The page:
Hamilton Architects’ longest-serving employee Peter Carr is celebrating 25 years with the practice – as well as being made an associate!
Peter joined Hamilton Architects in 1994, after graduating from Queen’s University Belfast in 1993. As a student he had always enjoyed art and science, so architecture (a fairly buoyant sector despite the Troubles) enabled him to combine his love for both. “I could never imagine doing something that didn’t involve both elements,” he said. “I relished the challenge of taking a client brief, working to include all the required elements and then packaging that into something which is aesthetically pleasing.”
Hamilton Architects was founded in 1972 by the late Alan Hamilton, who ran it alongside Partner Paul Millar. Paul is still at the helm today along with Mark Haslett and newly appointed Partners Michelle Canning and Graeme Ogle.
“There were only 15 of us there at the time – architects, technicians and support staff. We were still using the old drawing boards and did mostly industrial work, as well as some private and public housing projects. We did a lot of projects for the IDB, forerunner of Invest NI, including a big factory in Ballygomartin, an industrial project for Kingsberry Fuels in the Harbour Estate, and another for Frederick Jones Packaging off Sandy Row. We also did a lot of flat modernisations for the NI Housing Executive.”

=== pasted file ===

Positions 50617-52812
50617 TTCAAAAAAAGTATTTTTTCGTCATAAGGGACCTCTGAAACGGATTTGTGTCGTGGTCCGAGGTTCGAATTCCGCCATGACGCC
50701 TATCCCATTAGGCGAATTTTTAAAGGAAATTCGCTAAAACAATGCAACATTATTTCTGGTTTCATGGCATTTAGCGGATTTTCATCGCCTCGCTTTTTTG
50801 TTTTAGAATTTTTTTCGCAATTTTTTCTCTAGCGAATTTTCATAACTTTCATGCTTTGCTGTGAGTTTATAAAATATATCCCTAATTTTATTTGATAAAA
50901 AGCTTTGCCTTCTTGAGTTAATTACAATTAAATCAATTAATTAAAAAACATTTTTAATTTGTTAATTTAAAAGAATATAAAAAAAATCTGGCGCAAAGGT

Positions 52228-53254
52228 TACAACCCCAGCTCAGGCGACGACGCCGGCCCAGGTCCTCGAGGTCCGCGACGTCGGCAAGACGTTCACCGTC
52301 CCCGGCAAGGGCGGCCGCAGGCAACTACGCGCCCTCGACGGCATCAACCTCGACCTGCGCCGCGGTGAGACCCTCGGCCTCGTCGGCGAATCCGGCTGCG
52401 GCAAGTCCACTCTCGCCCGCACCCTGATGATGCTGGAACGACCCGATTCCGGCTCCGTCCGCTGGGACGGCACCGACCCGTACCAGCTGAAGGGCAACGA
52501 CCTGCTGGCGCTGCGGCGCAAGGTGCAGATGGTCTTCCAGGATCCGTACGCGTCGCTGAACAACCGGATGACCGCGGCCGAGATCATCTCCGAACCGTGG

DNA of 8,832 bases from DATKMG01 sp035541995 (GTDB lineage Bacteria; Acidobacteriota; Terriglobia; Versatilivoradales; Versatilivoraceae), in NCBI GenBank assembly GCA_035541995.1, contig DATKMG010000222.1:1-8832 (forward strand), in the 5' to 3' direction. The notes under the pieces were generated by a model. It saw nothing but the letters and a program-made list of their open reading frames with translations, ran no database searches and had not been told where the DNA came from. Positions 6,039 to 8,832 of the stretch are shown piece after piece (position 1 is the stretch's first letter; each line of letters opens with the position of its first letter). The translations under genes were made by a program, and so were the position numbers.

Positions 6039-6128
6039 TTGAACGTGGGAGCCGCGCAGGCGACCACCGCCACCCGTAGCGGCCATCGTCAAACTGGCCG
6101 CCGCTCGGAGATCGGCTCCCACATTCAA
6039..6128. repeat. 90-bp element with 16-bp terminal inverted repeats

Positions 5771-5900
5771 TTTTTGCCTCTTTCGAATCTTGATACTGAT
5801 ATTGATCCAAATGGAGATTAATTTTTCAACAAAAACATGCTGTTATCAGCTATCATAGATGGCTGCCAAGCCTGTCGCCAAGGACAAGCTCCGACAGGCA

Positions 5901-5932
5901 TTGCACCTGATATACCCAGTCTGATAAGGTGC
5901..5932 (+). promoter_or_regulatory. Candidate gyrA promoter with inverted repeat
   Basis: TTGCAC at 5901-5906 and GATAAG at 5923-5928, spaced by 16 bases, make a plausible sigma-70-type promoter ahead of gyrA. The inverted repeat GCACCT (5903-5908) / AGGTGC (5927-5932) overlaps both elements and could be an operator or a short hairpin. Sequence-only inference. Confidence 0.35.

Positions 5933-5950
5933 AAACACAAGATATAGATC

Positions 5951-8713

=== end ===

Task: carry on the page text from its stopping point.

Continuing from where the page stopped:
“Since many practices traditionally had their niche sectors and repeat clients, the introduction of open procurement and service frameworks in the 90s benefited smaller practices by giving them the opportunity to compete, diversify and grow. The decade also brought a lot of changes in how architects worked. For example, we were introduced to word processors and AutoCAD – big, clunky, very expensive machines. It was a while before they let me loose on them!”
Peter says that digital technology, as in all aspects of life it seems, has ultimately revolutionised how architects and technicians do their job.
“CAD and 3D visualisation can bring the project to life – particularly for clients who cannot ‘see’ plans the way the architect can. Where once we used drawings and models, we can now ‘walk’ a client through a project as it will be realised.”
The move from east Belfast to Hamilton House in the city’s Linen Quarter in 2011 heralded a new era for Hamilton Architects, who now employ 45 architects and technicians.
“I enjoy architecture even more now, probably because I feel more confident and comfortable in my skills” said Peter. “I particularly enjoy working with the younger members of staff and passing on my knowledge because, above all else, you never stop learning in architecture. The tools we employ may change, but the central role of working with the client to serve their needs and overcome their problems does not. I have always enjoyed planning, of solving the puzzle, and even more so as my career has progressed.”
Two stand-out projects which Peter has worked on recently include the DAERA HQ at Ballykelly and the NI National Football Stadium at Windsor Park, which dovetails with the impressive Olympia Sports Village. The former won the RICS 2019 Innovation in Building Awards and the latter was a finalist in the Community Benefit Category.
“There are compromises in every project, but I think that DAERA is about as perfectly realised as an architect can get and is probably my favourite project of all time in terms of functionality and visual appeal,” he concluded.